- Conservation Stewardship Program: $788 million - CSP is a voluntary program that provides financial and technical assistance on Tribal and private agricultural working lands to support ongoing conservation stewardship. The program provides payments to producers who maintain and enhance the condition of natural resources.
- Environmental Quality Incentives Program: $1.408 billion - EQIP provides assistance to landowners who face serious natural resource challenges that impact soil, water and related natural resources, including grazing lands, wetlands, and wildlife habitat.
- Farm and Ranch Lands Protection Program: $200 million - FRPP provides funding for the purchase of conservation easements or other interests in land for the purpose of protecting agricultural use and related conservation values by limiting non-agricultural uses of the land.
- Grasslands Reserve Program: $67 million - GRP is a voluntary program to help landowners and operators restore and protect grassland, including rangeland, pastureland, and certain other lands, while maintaining the lands’ suitability for grazing.
- Sustainable Agriculture Research and Education: $15 million - The SARE program advances the growth of farming systems that are profitable, environmentally sound and good for communities through a nationwide research and education grants program.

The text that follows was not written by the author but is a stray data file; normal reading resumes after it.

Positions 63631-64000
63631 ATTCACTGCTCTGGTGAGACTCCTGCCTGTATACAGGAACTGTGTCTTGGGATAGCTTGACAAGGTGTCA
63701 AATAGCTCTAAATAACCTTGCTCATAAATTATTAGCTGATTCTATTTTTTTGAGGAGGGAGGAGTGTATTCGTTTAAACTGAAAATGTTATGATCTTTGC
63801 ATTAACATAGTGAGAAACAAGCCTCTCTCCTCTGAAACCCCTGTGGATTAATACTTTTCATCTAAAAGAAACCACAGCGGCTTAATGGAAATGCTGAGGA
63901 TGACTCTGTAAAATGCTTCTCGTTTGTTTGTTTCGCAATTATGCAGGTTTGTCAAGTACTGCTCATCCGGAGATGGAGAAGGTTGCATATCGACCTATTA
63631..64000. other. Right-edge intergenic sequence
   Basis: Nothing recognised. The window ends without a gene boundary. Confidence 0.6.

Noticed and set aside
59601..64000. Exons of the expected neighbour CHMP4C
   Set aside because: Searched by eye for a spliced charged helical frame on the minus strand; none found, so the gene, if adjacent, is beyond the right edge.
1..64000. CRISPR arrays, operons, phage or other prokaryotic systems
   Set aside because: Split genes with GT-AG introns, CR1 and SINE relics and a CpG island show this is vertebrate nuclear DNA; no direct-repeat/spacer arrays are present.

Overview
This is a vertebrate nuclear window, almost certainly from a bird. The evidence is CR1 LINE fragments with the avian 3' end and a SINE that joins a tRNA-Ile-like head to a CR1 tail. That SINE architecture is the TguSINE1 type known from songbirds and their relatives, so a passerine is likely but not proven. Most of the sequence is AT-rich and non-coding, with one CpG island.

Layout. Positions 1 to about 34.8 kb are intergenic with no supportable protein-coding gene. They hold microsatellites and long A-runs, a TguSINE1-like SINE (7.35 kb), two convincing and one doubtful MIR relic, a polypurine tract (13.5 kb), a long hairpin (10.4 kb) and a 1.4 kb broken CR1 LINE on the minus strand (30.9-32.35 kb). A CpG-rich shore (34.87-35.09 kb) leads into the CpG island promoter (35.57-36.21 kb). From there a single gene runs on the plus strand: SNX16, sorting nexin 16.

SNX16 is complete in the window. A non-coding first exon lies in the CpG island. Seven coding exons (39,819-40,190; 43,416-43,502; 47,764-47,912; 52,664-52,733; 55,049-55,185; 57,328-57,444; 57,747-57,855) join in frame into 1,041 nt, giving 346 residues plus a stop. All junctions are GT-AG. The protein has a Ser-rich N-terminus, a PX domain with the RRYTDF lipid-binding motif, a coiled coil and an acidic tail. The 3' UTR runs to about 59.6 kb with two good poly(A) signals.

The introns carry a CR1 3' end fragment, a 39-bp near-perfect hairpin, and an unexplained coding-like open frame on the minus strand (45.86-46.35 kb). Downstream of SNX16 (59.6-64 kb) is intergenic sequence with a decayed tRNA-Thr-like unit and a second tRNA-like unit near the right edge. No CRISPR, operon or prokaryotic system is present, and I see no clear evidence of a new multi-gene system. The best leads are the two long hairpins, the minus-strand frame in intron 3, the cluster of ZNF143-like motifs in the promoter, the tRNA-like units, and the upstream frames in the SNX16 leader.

- Wetlands Reserve Program: $785 million - WRP is a voluntary program in which landowners are paid to retire cropland from agricultural production if those lands are restored to wetlands and protected, in most cases, with a long-term or permanent easement.
- Wildlife Habitat Incentives Program: $73 million - WHIP provides financial and technical assistance to eligible participants to develop habitats for upland wildlife, wetland wildlife, threatened and endangered species, and fish and other types of wildlife.
We are reviewing the Press Book now for further details on the Army Corps of Engineers Civil Works budget related to Mississippi River Basin navigation, operation and maintenance, other construction and environmental restoration, although, in general, nationally, "environmental projects" are cut significantly from the appropriated 2010 fiscal year's $795 million to $221 million in the President's 2012 proposal; "aquatic ecosystems" program funding is cut from $39 million (2010) to $12 million (2012 proposal), and "project modification for environmental restoration" would be reduced from $22 million (2010) to $18 million (2012).
What's Next - A House vote on the CR may occur as soon as late this week. Once the 2011 Fiscal Year CR passes the House, it will then move on to the Senate, where many of the House's spending cuts will undoubtedly be removed, setting up a showdown between the House and Senate. The two chambers will have to work out a compromise by March 4, when the current CR expires, to avoid a potential government shutdown. Alternatively, the possibility exists that Congress will pass yet another short-term CR to keep the government running while the two chambers work out their differences.